RIHA Journal 0288 | 15 September 2023
The Annihilation of the German Numismatic Market during the Nazi Era, with Some Observations on the Countermeasures Adopted by Jewish Ancient Coin Dealers
This paper shows that the Nazi persecution of Jewish coin dealers and collectors prominent in Germany’s economic and cultural life resulted in a weakening of the domestic numismatic market. The failure of Nazi cultural-economic policy is illustrated by a study of the trade in ancient coins. While the Nazi authorities (e.g., Foreign Exchange Offices, Customs) failed to prevent the export of numismatic assets, the most prominent Jewish dealers were able to reestablish their businesses abroad, especially in Switzerland as the new international trading center for ancient coins. Their non-Jewish German colleagues, in turn, had great difficulty filling the gaps in the supply of ancient coins in the German Reich left by the Jews who had emigrated or fled.
Introduction: Germany “laid
waste for want of money”
Methodology: Lost in translatio
The breakdown and apparent revival of the domestic numismatic market
Nazi persecutions and Jewish countermeasures
Conclusion: Le charme discret de la numismatique
Interea conferendis pecuniis pervastata Italia, provinciae eversae, sociique populi, et quae civitatum liberae vocantur1.
 Even before the so-called Nero decree of March 1945, in which Hitler ordered scorched-earth measures in the Reich’s territories2, he was perceived and described as “a Nero on a German throne“3. Like the controversial Roman emperor, over 1,900 years later, Hitler depleted extensive resources from Germany and its occupied territories to finance growing government expenditures4. The intensification of the armed conflicts up to the tragic climax of the end of the war only increased the economic crisis of the German Reich, which the National Socialist (NS) party tried to compensate for by exploiting resources of Jewish people and foreign national banks5. The starting point of this article is the conviction that the “Führer” lacked any basic suitability to lead the country, not only in ethical6 but also in economic terms7. Partially rejecting Götz Aly’s well-known thesis, according to which the National Socialist crimes led to the economic benefit of the German population as a whole8, this paper will prove that the persecution of Jewish coin dealers and collectors prominent in Germany’s economic and cultural life resulted in the reduction of the domestic economy’s strength9. The failure of Nazi Germany’s cultural-economic policy is made particularly clear through a study of the trade in ancient coins. Nazi authorities (Foreign Exchange Offices, Customs, and others) failed to prevent the export of numismatic assets, and while the most prominent Jewish dealers were able to reestablish their businesses abroad, above all in Switzerland, the new international trading center for ancient coins, their non-Jewish German colleagues had great difficulty filling the gaps in the supply of ancient coins in the Reich left by the Jews who had emigrated or fled.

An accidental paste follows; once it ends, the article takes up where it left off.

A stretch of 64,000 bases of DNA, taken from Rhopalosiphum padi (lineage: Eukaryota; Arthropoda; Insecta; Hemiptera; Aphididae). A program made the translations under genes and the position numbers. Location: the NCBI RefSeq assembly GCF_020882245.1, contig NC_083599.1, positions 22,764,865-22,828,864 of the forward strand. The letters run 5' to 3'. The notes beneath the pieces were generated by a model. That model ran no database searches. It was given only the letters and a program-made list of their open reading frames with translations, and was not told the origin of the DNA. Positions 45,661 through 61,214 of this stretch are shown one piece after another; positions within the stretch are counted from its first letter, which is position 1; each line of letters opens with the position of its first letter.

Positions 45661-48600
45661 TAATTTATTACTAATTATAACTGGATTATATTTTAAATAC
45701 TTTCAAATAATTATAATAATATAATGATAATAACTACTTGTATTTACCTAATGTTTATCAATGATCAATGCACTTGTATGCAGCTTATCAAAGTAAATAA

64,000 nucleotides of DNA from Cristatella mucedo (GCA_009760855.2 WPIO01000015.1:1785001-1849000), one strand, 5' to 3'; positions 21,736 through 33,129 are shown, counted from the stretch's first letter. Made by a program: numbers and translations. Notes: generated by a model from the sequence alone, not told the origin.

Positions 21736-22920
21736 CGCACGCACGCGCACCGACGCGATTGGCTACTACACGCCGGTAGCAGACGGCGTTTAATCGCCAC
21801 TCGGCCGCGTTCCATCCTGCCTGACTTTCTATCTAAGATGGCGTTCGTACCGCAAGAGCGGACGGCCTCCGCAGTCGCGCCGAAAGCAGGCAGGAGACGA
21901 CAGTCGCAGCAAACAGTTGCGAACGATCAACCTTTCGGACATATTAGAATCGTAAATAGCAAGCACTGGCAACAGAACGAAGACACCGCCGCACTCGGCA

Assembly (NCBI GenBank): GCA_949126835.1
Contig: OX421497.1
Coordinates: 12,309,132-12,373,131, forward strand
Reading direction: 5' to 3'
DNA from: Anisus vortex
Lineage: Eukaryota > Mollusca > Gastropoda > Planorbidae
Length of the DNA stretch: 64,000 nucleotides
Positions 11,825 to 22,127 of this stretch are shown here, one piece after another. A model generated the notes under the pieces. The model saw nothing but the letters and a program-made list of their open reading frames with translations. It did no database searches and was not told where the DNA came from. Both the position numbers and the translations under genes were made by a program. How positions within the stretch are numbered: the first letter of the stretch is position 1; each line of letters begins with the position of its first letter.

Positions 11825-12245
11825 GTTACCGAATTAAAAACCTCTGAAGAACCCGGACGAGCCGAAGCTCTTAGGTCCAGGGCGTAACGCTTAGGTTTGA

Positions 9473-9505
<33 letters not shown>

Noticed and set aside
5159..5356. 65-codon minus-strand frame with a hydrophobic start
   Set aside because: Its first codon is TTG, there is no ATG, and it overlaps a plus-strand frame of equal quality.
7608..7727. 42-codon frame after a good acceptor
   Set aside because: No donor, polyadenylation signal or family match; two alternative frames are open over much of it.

At an international symposium held in November 2011, numismatists, classical archaeologists, and cultural historians met in Berlin to discuss the appropriation (Aneignung) of ancient culture by Renaissance antiquarians, as mirrored in the history of numismatics. The symposium was titled “Translatio nummorum”, and one of the speakers, Johannes Helmrath, addressed the need to understand translation figuratively as carrying (latus) ancient coins across (trans) ages, from classical antiquity to the Early Modern period10. If the beginning of the Renaissance as well as the birth of modern numismatics11 coincided with the ideal act of translating ancient (especially Roman imperial)12 coins into the new era, this paper will assume—in order to theoretically frame the investigation of the Nazi era—that the translation of ancient coins is understood both figuratively and literally13. The physical relocation of the objects from the original private households of Jewish collectors took two directions, but they always involved some kind of loss: either a loss for the domestic market (if the persecuted Jews succeeded in moving their numismatic assets to a foreign country) or a loss for the persecuted Jews (if this transfer was made impossible). Although this paper focuses on the first type of loss, it does not intend to downplay the obvious losses that Jewish dealers suffered in the second case (analyzed elsewhere)14. The aim of this essay is to revise the supposed efficiency of the Nazi expropriation machinery and to highlight the variety of countermeasures taken by Jewish traders15: While many aspects of the so-called art theft and Aryanization have already been largely and satisfactorily researched16, the history of collecting and trade in antiquities under Nazi rule has been given relatively little attention and has mostly been written from a perpetrator-victim perspective.
 Economics is not a gay but a dismal science. Even the father of this view, Thomas Carlyle, emphasized the connection between the macroeconomic task of planning a market balance of supply and demand and the exploitation—which he basically considered necessary—of racially defined groups of people17. The main subject of our present study is particularly dismal, because ancient coins intrinsically represent a scarce resource and because, after the NS seizure of power in 1933, the German coin trade was characterized by a striking shortage of offers of ancient coins; this is closely related to the fate of German-Jewish coin dealers and collectors.